Today’s news round up in Poland

Today’s news round up in Poland Kalbar/TFN

Start your day with a summary of today’s top stories from Poland’s leading news sites.

TVN24.pl – Mateusz Morawiecki, the Polish prime minister, has called Russia "an empire of evil and an empire of lies," the private television news channel TVN24 reported. Morawiecki went on the attack during a meeting with his Slovak counterpart in Bratislava. He added that under President Vladimir Putin, Russia had become a country bent on colonising its neighbours in order to exploit their resources. Poland's voice in Europe, he continued, which was once ignored, is now seen a "prophetic."

Rz.pl – The Rzeczpospolita newspaper ran a story on how Jacek Kurski, who was dismissed from his role as head of public broadcaster TVP earlier this month, might become minister for digitalisation. The paper wrote that Kurski has his supporters in government circles despite TVP becoming critical of Mateusz Morawiecki, the prime minister, under his watch. It has also been speculated that he could become culture minister, although no final decision has yet been made.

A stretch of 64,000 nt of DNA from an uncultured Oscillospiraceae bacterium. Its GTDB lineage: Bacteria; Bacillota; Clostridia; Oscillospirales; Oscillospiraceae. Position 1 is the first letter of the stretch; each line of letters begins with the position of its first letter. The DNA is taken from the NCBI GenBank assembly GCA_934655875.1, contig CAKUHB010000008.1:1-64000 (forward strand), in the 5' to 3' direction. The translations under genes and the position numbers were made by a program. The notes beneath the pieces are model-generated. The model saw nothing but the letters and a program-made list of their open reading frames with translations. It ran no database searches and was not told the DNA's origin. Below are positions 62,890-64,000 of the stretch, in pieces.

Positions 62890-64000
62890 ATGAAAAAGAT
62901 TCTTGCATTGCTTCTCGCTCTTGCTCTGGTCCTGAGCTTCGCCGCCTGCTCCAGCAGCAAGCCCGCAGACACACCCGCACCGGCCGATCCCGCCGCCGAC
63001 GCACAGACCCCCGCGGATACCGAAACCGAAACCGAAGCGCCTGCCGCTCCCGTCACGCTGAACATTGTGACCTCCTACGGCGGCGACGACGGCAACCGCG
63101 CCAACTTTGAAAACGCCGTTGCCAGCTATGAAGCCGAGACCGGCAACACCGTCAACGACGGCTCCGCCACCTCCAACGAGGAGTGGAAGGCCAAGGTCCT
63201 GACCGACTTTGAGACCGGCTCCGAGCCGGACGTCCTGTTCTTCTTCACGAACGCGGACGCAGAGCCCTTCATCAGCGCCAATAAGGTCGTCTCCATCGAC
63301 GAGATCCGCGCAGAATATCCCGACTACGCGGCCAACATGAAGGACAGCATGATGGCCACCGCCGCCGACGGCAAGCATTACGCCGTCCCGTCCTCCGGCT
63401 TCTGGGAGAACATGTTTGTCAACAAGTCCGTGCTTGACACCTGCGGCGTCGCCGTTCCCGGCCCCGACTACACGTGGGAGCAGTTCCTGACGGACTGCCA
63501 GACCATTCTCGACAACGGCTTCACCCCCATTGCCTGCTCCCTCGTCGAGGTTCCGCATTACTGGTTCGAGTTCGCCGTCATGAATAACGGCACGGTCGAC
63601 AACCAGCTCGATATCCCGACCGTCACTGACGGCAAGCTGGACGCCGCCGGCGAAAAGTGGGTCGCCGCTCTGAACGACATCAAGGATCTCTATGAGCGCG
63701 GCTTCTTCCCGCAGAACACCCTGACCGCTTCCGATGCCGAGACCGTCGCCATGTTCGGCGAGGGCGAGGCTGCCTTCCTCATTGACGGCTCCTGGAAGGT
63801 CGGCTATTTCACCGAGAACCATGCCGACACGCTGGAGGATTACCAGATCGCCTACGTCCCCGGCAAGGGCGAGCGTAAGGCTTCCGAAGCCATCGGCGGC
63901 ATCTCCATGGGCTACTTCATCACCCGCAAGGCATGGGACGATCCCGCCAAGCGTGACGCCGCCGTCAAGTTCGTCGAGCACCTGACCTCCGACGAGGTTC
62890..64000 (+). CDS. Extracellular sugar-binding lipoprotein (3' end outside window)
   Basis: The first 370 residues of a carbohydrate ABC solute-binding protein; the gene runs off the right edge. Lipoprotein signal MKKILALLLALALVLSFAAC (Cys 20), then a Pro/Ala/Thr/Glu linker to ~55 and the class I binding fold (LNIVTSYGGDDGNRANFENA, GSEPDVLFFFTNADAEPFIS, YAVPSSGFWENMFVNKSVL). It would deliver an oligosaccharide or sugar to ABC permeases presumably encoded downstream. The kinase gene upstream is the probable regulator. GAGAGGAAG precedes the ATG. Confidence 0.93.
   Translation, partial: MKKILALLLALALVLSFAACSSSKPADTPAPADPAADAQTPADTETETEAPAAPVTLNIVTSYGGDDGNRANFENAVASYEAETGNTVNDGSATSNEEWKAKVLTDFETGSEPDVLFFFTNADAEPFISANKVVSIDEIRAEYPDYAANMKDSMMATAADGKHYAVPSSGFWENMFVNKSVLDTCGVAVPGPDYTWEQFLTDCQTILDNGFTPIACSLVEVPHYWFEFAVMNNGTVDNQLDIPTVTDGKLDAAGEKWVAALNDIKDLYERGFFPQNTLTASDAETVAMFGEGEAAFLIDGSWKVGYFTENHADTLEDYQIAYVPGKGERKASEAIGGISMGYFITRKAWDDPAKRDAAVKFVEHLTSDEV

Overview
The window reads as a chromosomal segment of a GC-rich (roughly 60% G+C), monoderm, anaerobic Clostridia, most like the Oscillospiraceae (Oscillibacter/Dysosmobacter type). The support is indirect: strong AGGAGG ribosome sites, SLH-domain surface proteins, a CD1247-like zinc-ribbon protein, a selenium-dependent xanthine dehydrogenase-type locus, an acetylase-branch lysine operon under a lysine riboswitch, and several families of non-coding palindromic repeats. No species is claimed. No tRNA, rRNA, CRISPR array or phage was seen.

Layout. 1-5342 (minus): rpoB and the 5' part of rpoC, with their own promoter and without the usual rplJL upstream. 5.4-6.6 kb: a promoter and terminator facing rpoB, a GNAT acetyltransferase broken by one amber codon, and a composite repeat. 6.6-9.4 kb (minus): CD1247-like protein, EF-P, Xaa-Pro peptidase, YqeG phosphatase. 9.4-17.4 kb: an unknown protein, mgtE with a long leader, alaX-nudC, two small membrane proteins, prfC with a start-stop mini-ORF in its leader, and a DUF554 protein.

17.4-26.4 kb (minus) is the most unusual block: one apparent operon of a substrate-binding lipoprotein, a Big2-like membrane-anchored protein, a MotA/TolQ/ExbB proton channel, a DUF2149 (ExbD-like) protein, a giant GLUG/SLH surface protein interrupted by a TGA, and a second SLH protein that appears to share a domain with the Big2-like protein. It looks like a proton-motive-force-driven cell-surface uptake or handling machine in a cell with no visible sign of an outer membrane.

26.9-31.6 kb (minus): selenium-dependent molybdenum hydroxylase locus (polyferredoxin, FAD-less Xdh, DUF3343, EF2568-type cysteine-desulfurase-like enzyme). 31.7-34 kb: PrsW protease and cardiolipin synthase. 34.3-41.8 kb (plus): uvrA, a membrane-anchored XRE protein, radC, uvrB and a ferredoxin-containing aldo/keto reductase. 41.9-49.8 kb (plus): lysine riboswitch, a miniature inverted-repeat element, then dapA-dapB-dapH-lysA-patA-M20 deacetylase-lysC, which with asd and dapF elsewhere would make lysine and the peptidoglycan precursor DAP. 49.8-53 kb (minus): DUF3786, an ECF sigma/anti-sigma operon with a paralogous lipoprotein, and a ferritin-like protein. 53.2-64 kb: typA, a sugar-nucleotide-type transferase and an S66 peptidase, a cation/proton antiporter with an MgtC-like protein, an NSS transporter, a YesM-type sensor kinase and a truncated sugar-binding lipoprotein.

TVPInfo.pl – The publically-owned television network ran a story on Przemslaw Czarnek, the education minister, saying that the government had increased pay for teachers and invested in educational infrastructure. His claims, reported TVPInfo, come as teachers' unions mull going on strike owing to, according to one union leader, "the very bad situation in education" at the moment. Protests by teachers about their salaries and working conditions have remained symbolic since the start of the academic year.

Wyborcza.pl – Talks between Poland's main opposition parties on a common programme that could lay the foundations of coalition government are continuing, the newspaper Gazeta Wyborcza wrote. The programme would be put into place if the current United Right ruling coalition is unseated in next year's general election. The talks aim to bridge the gaps between Poland's sometimes quite disparate opposition parties.